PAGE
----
The World Health Organization (WHO) wants a ban on all tobacco advertising, promotion and sponsorship, in a bid to protect the world’s 1.8 billion young people. The organization said it is urging all governments to to clamp down on the tobacco industry’s efforts to attract young people through “sophisticated marketing”.

WHO said research shows that the more exposed young people are to advertising, the higher the chance they turn into smokers, and yet comprehensive bans on advertising, promoting and sponsorsing tobacco products only covers about 5 per cent of the world population.

The organization accused tobacco companies of targetting young people by linking tobacco use with glamour, sex appeal and energy.

Dr Margaret Chan, Director General of WHO said:

“In order to survive, the tobacco industry needs to replace those who quit or die with new young consumers.”

“It does this by creating a complex ‘tobacco marketing net’ that ensnares millions of young people worldwide, with potentially devastating health consequences,” she added, urging all governments to bring in a total ban on tobacco advertising, promotion and sponsorship, which she referred to as a “powerful tool we can use to protect the world’s youth”.

Most people take up smoking before they are 18, and nearly a quarter of these before they even reach 10 years old. In a study sponsored by WHO, the researchers found that all over the world, more than half of 13 to 15 year olds reported seeing advertisements for cigarettes on billboards within the previous month, and 1 in 5 of the youngsters said they owned an item with a cigarette brand logo on it.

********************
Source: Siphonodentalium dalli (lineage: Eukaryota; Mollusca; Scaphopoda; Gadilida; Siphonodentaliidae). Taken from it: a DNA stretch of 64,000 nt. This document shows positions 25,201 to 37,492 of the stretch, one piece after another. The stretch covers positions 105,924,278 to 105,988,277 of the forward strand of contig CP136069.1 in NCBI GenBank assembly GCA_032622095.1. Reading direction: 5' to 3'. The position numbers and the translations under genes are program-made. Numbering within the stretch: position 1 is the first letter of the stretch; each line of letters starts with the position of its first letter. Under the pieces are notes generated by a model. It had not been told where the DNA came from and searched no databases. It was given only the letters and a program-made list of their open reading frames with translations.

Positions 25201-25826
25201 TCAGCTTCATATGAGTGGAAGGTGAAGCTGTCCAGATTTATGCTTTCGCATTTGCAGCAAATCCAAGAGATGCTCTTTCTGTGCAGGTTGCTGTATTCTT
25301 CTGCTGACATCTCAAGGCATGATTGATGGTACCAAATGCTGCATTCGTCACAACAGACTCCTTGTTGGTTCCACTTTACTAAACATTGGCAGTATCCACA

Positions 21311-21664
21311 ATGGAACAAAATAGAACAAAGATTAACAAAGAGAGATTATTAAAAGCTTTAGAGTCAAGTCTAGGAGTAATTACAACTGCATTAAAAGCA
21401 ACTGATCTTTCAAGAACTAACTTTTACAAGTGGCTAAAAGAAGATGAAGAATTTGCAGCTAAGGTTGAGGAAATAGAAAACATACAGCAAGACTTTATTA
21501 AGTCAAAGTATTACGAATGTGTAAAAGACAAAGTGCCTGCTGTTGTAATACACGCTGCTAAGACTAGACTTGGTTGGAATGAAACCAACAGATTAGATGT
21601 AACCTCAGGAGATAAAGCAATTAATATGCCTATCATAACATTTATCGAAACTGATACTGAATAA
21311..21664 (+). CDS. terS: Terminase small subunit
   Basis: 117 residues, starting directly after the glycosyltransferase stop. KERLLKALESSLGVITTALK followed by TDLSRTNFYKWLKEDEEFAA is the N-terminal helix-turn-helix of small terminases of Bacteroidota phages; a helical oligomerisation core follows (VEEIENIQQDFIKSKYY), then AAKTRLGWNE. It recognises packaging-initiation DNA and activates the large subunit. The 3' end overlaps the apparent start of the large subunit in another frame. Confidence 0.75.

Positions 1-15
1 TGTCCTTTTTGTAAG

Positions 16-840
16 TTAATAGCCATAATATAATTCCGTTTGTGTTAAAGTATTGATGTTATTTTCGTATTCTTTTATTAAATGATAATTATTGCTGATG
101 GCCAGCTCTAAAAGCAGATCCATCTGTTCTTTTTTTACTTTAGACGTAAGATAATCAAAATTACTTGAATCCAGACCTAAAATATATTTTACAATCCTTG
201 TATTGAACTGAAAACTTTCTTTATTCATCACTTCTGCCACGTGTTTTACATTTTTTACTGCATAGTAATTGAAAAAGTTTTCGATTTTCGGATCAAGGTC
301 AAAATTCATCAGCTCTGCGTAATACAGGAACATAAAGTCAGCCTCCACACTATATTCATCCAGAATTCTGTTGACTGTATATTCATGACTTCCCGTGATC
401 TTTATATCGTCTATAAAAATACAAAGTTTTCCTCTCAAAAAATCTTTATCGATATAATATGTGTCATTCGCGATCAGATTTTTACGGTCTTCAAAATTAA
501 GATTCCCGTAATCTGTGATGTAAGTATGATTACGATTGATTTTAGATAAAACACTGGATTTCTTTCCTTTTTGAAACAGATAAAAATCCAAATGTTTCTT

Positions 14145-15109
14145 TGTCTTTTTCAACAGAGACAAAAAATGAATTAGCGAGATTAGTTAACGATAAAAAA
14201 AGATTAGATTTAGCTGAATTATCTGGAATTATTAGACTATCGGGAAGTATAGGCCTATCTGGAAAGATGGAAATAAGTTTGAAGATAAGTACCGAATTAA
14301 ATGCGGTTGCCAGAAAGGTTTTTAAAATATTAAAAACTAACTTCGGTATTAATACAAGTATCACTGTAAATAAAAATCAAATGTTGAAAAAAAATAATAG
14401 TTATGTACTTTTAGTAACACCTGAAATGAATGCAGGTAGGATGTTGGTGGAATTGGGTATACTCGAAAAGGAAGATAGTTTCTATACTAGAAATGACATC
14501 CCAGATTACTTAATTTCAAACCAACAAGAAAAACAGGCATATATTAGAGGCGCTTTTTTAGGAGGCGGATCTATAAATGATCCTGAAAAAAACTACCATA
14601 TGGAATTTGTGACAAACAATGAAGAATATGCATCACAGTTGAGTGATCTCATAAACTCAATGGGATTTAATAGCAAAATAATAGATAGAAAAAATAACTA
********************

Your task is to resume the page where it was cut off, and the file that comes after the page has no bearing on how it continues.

WHO said tobacco companies promote their products in lots of places frequented by young people: the cinema, the internet, magazines, and venues for sporting and music events.

The most aggressive targetting of young people by tobacco companies is in the developing world, where more than 80 per cent of the world’s youth lives, said WHO in a prepared statement. Most vulnerable to this targetting are women and girls.

Director of WHO’s Tobacco Free Initiative, Dr Douglas Bettcher, said:

“The tobacco industry employs predatory marketing strategies to get young people hooked to their addictive drug.”

“But comprehensive advertising bans do work, reducing tobacco consumption by up to 16 per cent in countries that have already taken this legislative step,” he added, saying that “half measures are not enough”, and:

“When one form of advertising is banned, the tobacco industry simply shifts its vast resources to another channel.”

He urged all governments to impose a complete ban, and “break the tobacco marketing net”.

Source: WHO.

Written by: Catharine Paddock, PhD